(I bought this copy of In The Company Of Strangers)

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Michael North, assassin and spy-for-hire, is very good at killing bad guys. But what happens when his shadowy bosses at the dark heart of the British government order him to kill a good woman instead? Rising political star, Honor Jones, MP, has started asking dangerous questions about the men running her country. The trouble is, she doesn’t know when to stop. And, now that he’s met her, neither does North…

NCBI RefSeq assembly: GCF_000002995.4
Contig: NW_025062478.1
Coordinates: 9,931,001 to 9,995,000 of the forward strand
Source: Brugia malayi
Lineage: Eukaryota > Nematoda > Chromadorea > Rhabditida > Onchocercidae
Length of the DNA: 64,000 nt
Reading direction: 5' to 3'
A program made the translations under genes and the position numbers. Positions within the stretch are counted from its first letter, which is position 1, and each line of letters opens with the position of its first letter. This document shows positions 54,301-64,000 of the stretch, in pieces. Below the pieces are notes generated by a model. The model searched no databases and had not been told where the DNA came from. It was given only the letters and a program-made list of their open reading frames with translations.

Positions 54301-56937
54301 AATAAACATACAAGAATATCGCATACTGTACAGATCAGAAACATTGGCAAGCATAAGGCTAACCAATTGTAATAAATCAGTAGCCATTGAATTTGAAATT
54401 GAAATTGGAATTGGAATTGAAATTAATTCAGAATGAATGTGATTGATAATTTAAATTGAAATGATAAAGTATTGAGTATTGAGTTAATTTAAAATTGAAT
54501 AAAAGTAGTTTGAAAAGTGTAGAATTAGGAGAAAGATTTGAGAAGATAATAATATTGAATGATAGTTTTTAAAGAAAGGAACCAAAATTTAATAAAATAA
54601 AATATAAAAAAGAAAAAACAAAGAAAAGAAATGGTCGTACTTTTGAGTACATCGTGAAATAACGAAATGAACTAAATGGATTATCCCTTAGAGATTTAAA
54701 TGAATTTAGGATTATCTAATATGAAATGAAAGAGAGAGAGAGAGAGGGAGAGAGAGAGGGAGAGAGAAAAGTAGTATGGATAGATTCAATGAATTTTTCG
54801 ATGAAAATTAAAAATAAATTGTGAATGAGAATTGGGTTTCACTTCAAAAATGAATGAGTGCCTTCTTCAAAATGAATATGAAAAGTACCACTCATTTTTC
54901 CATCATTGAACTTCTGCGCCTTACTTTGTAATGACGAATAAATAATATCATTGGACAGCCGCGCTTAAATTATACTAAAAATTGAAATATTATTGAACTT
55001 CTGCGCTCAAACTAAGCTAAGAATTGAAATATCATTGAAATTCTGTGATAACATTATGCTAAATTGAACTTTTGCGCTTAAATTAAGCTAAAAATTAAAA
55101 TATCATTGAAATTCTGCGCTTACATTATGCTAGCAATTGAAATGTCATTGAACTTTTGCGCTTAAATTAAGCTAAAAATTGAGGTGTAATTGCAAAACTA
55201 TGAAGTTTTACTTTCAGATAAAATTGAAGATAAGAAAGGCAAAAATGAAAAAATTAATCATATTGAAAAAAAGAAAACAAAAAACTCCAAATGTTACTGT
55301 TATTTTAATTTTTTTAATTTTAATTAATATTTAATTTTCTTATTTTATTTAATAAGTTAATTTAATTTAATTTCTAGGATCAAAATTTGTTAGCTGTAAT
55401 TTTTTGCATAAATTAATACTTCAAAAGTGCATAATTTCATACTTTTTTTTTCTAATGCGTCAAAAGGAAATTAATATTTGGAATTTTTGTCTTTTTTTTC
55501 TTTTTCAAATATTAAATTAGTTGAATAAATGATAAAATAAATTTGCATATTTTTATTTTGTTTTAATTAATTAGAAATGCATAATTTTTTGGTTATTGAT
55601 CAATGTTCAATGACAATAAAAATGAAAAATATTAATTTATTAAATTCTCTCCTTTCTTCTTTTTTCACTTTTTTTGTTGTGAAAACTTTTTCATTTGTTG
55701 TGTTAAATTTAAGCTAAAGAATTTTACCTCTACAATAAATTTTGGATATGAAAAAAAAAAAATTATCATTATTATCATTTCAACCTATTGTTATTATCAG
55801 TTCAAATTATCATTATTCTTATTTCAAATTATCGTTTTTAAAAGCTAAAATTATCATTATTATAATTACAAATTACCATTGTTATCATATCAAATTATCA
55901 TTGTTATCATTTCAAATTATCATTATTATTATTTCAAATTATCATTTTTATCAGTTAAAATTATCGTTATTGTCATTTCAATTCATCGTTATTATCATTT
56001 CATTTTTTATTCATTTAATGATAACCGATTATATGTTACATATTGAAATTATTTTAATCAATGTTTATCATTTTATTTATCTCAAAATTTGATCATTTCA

I’ve been reading such good reviews of Killing State across the board, and its follow up Curse The Day, that it would have been positively rude to ignore this one. I’m a real fan of conspiracy thrillers generally, and as events unfold across the world of politics and big business, it is becoming increasingly impossible to deny that these shadowy cabals of corruption do exist, manipulating our lives from the corridors of power. I loved the pace and energy of this one, being both a fast moving and gripping thriller, but also solidly basing the story in a world of lies and conspiracy that holds you firmly in its thrall. I would also like to congratulate O’Reilly in presenting us with a character- a female Tory MP- who actually exhibits evidence of a spine which is no mean feat. Ha. Little bit of politics there…